I was born a year before our current manager joined the club, and began supporting Arsenal in the year 2001, after watching the intoxicating FA Cup final between the tough, physical but aesthetically pleasing Arsenal team and those guys from Merseyside led by that terrible analyst, Michael Owen. I was enthralled by the fast pace with which the men in red and white played the game, subtly aided by physicality which looked artistic and never brutish.
In prior years I had fallen in love with a footballer from France with an oblong-shaped head, Thierry Daniel Henry. A guy who up until this day I believe has been the finest centre forward to marry athleticism with off the charts smarts, passion, ruthlessness and a certain ‘je ne sais quoi.’ Seeing him leave defenders in his trail as he calmly side footed the ball into the goal warmed my heart and left me filled with joy no matter how many times I saw it. And then I found out the club he played for, ARSENAL, had a manager whose name was ARSENE. In my young age I thought this was a sign that both parties were made for each other or funnily enough, that Mr. Wenger saw to the creation of the club LOL.
The only major trophy I saw Arsenal lift, with all due respect to the FA Cup, was during the 2003-2004 season, when the Invincibles came to play and tore the country’s footballing teams apart, one by one. I was only 8 years old then and apart from seriously watching our games against Manchester United, because my Dad is a fanatic of theirs and I always supported rivals of teams he liked, I honestly did not follow that season religiously, as I did not fully grasp the magnitude of what was happening.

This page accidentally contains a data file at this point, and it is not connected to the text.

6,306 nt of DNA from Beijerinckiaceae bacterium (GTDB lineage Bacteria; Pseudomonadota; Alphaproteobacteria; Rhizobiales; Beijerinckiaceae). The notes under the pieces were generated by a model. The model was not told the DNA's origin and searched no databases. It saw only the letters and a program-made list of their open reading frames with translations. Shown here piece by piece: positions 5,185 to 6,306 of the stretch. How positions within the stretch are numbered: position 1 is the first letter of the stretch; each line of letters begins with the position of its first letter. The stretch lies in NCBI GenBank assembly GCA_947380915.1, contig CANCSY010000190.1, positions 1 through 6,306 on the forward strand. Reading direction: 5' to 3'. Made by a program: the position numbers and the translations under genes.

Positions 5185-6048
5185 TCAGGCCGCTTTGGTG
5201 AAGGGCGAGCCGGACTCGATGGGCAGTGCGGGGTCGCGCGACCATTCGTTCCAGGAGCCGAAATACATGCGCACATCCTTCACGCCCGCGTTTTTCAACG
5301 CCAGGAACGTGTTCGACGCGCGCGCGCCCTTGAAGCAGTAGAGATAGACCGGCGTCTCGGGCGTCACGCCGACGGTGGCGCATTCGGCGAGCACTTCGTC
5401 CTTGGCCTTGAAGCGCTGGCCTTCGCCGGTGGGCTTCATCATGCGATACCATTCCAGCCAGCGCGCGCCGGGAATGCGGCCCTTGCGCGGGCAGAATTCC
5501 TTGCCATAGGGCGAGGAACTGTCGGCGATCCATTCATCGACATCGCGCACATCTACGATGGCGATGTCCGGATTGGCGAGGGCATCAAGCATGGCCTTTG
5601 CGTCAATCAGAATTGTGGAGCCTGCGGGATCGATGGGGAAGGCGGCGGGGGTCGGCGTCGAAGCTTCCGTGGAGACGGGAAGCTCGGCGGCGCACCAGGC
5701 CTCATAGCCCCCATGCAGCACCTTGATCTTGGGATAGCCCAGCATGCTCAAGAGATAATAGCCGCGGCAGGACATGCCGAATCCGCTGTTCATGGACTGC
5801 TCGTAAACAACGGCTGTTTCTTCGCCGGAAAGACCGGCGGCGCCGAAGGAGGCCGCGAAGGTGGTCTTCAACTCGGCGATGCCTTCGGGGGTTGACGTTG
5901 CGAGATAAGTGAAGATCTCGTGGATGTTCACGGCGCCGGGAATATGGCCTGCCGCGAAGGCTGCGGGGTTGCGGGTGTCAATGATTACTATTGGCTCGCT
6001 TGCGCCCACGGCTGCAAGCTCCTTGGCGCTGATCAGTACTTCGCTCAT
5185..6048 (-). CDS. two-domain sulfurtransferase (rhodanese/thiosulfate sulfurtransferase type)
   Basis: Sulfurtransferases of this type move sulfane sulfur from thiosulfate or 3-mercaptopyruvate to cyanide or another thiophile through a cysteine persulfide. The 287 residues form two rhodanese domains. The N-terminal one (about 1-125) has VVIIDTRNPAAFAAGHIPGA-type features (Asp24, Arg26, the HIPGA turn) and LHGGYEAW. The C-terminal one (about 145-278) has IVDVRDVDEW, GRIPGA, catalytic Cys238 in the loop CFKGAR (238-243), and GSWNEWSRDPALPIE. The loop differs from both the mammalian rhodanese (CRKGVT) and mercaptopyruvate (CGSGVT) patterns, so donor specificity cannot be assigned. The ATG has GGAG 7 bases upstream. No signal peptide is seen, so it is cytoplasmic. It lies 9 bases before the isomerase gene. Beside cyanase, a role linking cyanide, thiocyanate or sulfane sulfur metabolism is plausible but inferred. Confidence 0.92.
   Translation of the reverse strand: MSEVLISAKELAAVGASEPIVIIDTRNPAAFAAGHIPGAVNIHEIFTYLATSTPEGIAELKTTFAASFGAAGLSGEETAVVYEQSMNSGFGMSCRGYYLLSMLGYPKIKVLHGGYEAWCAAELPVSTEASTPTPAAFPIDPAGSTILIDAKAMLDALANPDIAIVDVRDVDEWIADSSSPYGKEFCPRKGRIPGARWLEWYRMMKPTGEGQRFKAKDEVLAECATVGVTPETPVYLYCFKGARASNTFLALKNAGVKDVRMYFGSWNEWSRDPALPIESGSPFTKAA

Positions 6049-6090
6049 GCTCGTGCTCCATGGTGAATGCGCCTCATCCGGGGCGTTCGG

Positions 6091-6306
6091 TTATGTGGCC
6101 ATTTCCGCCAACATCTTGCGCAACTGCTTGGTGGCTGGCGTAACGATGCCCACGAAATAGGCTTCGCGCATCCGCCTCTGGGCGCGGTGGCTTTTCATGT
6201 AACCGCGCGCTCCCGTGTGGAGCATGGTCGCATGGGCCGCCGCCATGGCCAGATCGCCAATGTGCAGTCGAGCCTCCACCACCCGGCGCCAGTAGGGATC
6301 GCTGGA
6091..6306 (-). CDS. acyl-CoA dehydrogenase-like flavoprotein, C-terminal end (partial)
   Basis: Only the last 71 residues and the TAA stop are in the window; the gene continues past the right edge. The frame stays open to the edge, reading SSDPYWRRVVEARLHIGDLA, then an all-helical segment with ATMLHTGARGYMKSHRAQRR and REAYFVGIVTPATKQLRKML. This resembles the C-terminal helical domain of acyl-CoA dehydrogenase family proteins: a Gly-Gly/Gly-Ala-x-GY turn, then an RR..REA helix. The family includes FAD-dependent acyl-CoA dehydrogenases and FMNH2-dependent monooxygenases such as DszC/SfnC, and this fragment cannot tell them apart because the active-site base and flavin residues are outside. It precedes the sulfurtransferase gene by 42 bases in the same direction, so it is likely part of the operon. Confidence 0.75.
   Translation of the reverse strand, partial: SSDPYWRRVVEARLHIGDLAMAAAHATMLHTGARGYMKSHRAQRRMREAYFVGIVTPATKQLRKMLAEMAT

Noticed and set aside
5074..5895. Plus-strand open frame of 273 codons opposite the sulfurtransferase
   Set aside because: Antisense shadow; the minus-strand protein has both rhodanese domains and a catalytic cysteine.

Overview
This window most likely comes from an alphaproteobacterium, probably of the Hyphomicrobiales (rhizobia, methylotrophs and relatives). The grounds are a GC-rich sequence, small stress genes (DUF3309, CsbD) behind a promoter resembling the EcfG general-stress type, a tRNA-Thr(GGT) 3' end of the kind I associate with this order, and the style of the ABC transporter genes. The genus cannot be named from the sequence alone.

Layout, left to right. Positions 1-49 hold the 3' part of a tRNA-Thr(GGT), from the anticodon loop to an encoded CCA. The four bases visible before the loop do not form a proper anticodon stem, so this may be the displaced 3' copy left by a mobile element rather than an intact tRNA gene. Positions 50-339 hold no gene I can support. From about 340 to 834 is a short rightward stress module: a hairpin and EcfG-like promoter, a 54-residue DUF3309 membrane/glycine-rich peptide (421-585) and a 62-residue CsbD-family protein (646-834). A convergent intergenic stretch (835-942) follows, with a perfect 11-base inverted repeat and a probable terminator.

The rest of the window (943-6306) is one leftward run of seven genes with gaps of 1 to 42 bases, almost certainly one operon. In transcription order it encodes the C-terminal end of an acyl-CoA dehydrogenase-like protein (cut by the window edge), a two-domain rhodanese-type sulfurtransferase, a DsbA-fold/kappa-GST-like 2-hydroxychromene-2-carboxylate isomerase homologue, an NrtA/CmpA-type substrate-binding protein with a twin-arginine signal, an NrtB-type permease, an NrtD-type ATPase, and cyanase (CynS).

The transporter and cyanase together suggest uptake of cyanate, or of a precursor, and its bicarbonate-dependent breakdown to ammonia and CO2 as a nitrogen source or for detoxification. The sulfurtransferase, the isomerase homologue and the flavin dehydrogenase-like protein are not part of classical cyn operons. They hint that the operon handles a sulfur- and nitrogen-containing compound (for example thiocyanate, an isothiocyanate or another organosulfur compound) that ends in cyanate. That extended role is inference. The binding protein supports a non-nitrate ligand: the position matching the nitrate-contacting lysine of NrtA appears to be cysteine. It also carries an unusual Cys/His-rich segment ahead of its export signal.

It wasn’t until 2006, the season THAT Paris final happened, that I in reality became a dyed in the wool Arsenal fan; heart, mind, body and soul. After that heart-wrenching final, on a school night, I bawled my eyes out, as I wondered when or if, my club which had played almost flawlessly in the group and knockout stages and had fallen at the last hurdle would ever get to another grand finale. My Dad, the Manchester United fanatic, who was on our side surprisingly that night, spoke these words to calm me down, words which have rather haunted me for over a decade now, “don’t worry, you have a very good squad, you’ll get to the final again.’’ If I had the ability to look into the future I would have stopped weeping and laughed myself to sleep looking at how that squad was broken apart, but maybe I did have that ability, so I was probably just weeping for the future, now, which has gradually looked bleak, season after season.
I have never been to the hallowed grounds known as Highbury neither have I been to the immense debt riddling edifice known as the Emirates Stadium, but in my own way, I have followed the Arsenal all the way from Ghana, West Africa as religiously as anyone possibly could. I have found myself in trouble because I left school several times, at odd hours to watch Arsenal games at viewing centres where you would sometimes pay to grapple for space. I have gotten into fights, and long drawn out arguments whilst defending Mr. Wenger and the guys who have worn the red and white, even as we became the thumbnail for mediocrity and banter. I fell in love with a majestic football club, led by a man who then, was ahead of the curve in almost every aspect, managing players who today are the prototype for building the perfect premier league team, yet this love slowly dwindles away, and not for want of trying.